I haven’t finished the scrapbook page yet, though I’ve purchased the materials — including ladybug buttons from which I’ll cut the shanks so they lay flat. Truthfully, beyond selecting the pictures and purchasing the materials, I haven’t even started the page.
But, I will. Someday. I have to so that my granddaughter knows how young she was when she started to read.
OK, I’m exaggerating; she wasn’t exactly reading. Paige, at the age of 16 months, had simply made the connection between the written word and the spoken word, and I was dazzled by her brilliance. She had just learned to say the word “home,” and would flip through the pages of “Five Little Ladybugs” until she reached the last page, slap both of her small hands down on the page and say, very proudly, “Home.”
Now, at the age of nearly three, she knows and recognizes all of the letters of the alphabet and can spell a whole variety of words. Using blocks or magnetic letters, both she and her twin sister can spell their names as well. I am inordinately proud of them, but the memory of Paige reading her first book is especially dear to me.
I’ve been thinking of that off and on all day as I continue dismantling my home. Already the studio and office are almost done. Most of my library is also packed, though a goodly share of the books are in bags for the library. Since I was given an e-reader for my birthday last year, books have lost their allure. Besides, they’re so incredibly heavy to move.
Most of the photographs have also come off the walls, though the paintings remain. They’re the first thing up and the last thing down when I move. I still need to tackle my kitchen and scrapbook supplies. Then, I’m done until the day before I move when I’ll pack up my toiletries, clothes and the kitchen implements I’ve kept out to use.
How quickly a home can become impersonal space! Far more quickly than rented space can become a home.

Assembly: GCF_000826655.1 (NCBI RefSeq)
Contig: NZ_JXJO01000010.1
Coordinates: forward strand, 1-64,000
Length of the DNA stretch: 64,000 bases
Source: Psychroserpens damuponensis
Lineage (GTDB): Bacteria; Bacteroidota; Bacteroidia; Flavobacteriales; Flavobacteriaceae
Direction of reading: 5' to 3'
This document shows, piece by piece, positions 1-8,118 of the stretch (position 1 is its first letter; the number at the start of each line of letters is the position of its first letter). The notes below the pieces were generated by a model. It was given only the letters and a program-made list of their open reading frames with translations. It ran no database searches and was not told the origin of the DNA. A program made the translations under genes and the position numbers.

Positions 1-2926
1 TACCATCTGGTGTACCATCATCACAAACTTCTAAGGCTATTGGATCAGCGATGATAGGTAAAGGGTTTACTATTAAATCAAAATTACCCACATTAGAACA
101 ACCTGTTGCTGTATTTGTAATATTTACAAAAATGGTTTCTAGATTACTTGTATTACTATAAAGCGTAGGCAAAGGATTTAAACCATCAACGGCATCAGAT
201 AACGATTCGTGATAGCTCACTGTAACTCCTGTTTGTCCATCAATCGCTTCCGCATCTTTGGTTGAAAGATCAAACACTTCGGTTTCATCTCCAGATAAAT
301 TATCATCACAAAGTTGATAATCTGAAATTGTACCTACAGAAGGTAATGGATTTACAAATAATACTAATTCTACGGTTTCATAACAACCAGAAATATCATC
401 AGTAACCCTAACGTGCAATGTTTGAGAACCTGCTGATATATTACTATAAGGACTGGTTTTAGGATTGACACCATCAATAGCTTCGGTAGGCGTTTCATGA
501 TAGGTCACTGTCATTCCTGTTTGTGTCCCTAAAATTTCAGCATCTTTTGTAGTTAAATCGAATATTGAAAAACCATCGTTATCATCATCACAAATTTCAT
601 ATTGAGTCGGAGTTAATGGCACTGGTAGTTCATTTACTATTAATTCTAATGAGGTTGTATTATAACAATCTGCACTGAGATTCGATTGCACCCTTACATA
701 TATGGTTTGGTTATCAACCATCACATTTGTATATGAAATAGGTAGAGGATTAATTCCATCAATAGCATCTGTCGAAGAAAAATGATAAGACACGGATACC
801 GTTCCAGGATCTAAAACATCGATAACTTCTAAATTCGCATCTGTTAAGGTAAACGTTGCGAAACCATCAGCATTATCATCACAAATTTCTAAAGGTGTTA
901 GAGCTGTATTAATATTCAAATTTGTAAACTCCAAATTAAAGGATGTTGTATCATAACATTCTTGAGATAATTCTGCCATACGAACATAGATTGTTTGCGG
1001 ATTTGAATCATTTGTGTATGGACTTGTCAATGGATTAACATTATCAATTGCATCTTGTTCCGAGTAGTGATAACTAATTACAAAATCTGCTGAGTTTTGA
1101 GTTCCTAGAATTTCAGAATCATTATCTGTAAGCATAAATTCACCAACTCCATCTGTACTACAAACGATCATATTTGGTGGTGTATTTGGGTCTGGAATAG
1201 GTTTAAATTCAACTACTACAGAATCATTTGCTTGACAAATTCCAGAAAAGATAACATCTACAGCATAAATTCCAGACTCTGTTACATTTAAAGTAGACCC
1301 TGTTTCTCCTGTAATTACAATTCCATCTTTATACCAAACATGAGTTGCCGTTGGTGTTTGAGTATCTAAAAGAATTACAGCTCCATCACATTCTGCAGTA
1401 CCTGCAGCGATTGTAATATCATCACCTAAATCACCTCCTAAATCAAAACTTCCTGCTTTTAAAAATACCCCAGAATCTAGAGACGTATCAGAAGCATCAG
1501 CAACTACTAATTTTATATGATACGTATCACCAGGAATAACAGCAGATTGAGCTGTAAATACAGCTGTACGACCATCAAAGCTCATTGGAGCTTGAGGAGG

I hadn’t seen my current apartment prior to moving into it. In fact, I was in another state when I rented it. I’d been hired for job and then swept into the grand adventure of helping my daughter move with the twins. While immersed in that, my youngest viewed apartments for me so I could move when I returned from that trip.
Leaving the house I’d rented for several years was difficult for me. It was a bit of a mess when I’d moved into it, though a lot of elbow grease had transformed it into my dream home. I’d scrubbed the accumulated spatters of numerous paint jobs from the beautiful woodwork and applied fresh coats of paint to the walls — in colors selected to showcase my art collection. I’d created spaces that were compatible with my lifestyle — having for the first time room enough to do so. I would have stayed there forever if work hadn’t carried me away.
When I walked into my current apartment, my heart sunk. My daughter had told me she could see me in this apartment; that’s why I rented it. But the stove was obviously old — the harvest gold enamel revealed that. The walls were darkly paneled and the floor carpeted with bland grey indoor/outdoor indoor/outdoor carpet. But it was spacious and sunlit. I could make it work, I told myself.
And I did, though it was a trial and error adventure. Eventually, the dining area was transformed into an office and the second bedroom into a studio. I learned to ignore the godawful window dressings the lease stated were to be used and to have a sense of humor about the stove’s idiosyncrasies. At this point, I’m not sure I remember what it’s like to use an oven that actually works consistently. What if I could bake pumpkin bread without worrying that it might burn or stick in a casserole without wondering if it would be fully cooked when the timer went off?
But, I think the sense of home came as much from the shelter it provided during the emotional storms of the past couple years as from the decor. When a former employer thought it was appropriate to treat me like a piece of furniture, rather than a person with my own needs and desires, this is where I came to cry. And, when I returned from working at a convenience store nearly crippled by pain from standing on my feet for nine or 10 consecutive hours without a break, and from moving cases of beer and pop, this is where I took refuge in hot showers and cold beer.
When my front door was closed, I could put aside everything that threatened my internal equilibrium. I could pick up a book and read, or grab a brush and work on another in my series paintings. I could put my feet up in the recliner with a pillow under my knees and watch a movie that made me laugh away the knot in the pit of my stomach. I could sit down to prayer, lighting a candle and opening my Bible.
In this place, I was simply myself, not what anyone else expected of me. Myself.
And that’s what a home is — whether we live alone, with friends, family or lovers. Home is a place in which we can be ourselves. It’s going to be a challenge to live for a time as a guest in someone else’s home. It’s going to be a challenge, but when we turn the pages of our lives, we must expect challenges — those wonderful, glorious opportunites to make new connections, just as my Paige did when she was learning to read.
And just as her new connection was the beginning of a whole new world for her, I fully expect mine to be as well. After all, her example is too dazzling not to follow.
But, first I have to finish the packing.